In the Lower Zambezi valley, the Zambezi River is protected by a beautiful escarpment that slopes down to the river’s surface. Over time, the river’s mineral-rich volcanic soils have created lush greenery and several channels and oxbow lakes that have attracted a wide variety of animals.
South-eastern Zambia’s Lower Zambezi National Park has an area of 4,092 square miles. Because it was the president of Zambia’s private wildlife reserve until 1983, when it was named a national park, the region has been spared the effects of mass tourism and remains relatively pure.
Game Management Areas encircle the park and there are no walls between them, allowing animals to freely wander throughout. The remote nature of the Lower Zambezi National Park is one of the park’s most appealing features. The park’s northern escarpment serves as a physical barrier, and the majority of the area is steep. Due to the river’s vast, deep basin, the majority of the wildlife may be found in the valleys or in the flat floodplains next to it.
The charm of the Lower Zambezi lies in the fact that it is so underdeveloped. It’s a little less diverse than other major parks, but it’s a great place to get up close and personal with the wildlife. The park is located just across the river from Zimbabwe‘s famed Mana Pools National Park, making it a wildlife refuge on both sides of the river.
It is common for guests to come by boat or small plane. You should avoid a road trip unless you have a lot of off-road driving expertise and arrive at the proper time of year.
The Lower Zambezi system, which includes Zambia, Zimbabwe, and Mozambique, is a sub-Saharan African elephant population stronghold, and LZNP is a component of that system. The IUCN Red List of Threatened Species includes lions, hippopotamuses, and wild dogs, all of which may be found in the region (IUCN 2016).
Because of the increasing threat to wildlife populations and natural resources in the Lower Zambezi National Park (LZNP) and surrounding Game Management Areas (GMAs) posed by human population growth, poaching (both subsistence and commercial), and resource exploitation, concerned stakeholders founded Conservation Lower Zambezi (CLZ) in 1994. CLZ is one of Zambia’s oldest and most well-known conservation organisations, having worked with the Lower Zambezi Valley’s wildlife authorities for the past 20 years and establishing long-term relationships with the local wildlife authorities and communities.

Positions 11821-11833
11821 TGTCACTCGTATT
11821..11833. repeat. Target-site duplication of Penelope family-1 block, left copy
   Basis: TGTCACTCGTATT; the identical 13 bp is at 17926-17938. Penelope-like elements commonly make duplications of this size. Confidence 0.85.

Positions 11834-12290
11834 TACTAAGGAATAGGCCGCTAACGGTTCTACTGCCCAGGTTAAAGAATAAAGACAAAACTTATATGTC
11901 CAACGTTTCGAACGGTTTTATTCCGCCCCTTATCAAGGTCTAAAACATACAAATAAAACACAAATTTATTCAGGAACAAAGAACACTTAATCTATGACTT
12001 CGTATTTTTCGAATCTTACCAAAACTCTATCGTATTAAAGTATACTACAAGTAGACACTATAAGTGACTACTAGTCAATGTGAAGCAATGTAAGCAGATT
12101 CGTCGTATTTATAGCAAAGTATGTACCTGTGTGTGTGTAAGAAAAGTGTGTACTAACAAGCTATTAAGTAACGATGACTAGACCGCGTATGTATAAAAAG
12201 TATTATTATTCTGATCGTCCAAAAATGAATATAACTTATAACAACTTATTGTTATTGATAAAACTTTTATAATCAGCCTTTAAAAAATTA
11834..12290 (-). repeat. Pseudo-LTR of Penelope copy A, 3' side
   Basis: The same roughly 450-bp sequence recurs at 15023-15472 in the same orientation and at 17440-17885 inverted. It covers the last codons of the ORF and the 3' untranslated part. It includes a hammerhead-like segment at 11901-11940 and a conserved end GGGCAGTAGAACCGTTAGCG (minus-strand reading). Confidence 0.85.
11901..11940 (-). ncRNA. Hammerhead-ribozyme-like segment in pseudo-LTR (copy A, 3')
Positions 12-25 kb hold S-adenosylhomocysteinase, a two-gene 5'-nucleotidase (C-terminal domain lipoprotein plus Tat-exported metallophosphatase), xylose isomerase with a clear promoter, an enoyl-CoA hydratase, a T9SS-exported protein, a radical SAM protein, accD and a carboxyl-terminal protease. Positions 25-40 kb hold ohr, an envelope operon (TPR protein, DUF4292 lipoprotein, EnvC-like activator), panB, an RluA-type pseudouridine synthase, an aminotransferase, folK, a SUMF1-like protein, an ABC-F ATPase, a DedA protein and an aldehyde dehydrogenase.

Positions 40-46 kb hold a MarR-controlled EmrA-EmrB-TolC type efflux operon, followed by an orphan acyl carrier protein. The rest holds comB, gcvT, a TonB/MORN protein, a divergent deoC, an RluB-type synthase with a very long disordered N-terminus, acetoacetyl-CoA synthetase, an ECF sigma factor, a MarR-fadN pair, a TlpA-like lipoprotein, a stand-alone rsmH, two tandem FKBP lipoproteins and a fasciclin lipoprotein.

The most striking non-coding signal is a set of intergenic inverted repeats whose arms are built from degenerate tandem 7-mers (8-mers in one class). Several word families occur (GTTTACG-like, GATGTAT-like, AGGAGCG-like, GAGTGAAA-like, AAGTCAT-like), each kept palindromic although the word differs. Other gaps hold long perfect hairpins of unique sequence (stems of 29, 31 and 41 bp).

Lolebezi, the brand-new property in the African Bush Camps family, is situated in the awe-inspiring Lower Zambezi National Park in Zambia and will undoubtedly be one of the most breathtaking.
The lodge has been developed to take advantage of the one kilometre of private river frontage that it possesses on five acres of protected wilderness. Waking up to the gorgeous Zambezi River flowing right in front of your room is simply awe-inspiring!
The Lower Zambezi offers some of the greatest animal sightings in the world, making it a UNESCO World Heritage Site. In order to get the most out of your trip, we recommend going on foot with one of our knowledgeable guides from African Bush Camps. Walking through the acacia trees of Africa, seeking out the continent’s famed animals, is one of life’s greatest experiences.
Luxurious amenities are seamlessly integrated with the rustic elegance and simplicity that can only be found in Africa’s wild. Lolebezi’s four, luxury river suites and two double family units are ideal for both family vacations and romantic getaways. The lodge has a private plunge pool and a thatched sala on the river, both of which are air-conditioned.
As a nod to the owners’ son’s name, “Lole,” and the awe-inspiring events that await on the Zambezi, the name “Lolobezi” was coined.
Guests can unwind in their suites’ private plunge pools while sipping a G&T and watching the big river flow by. There is also a yoga deck and a spa on-site for those who want even more rest and relaxation.
Game drives, walking safaris, river cruises, and fishing are just a few of the many options available to visitors. Lolebezi is an excellent option for ecotourists. Off-grid solar energy powers the lodge, which was built with sustainability in mind. All visitors to Lolebezi will be profoundly impacted by their experience, and the luxury safari experience in Africa will be redefined as a result.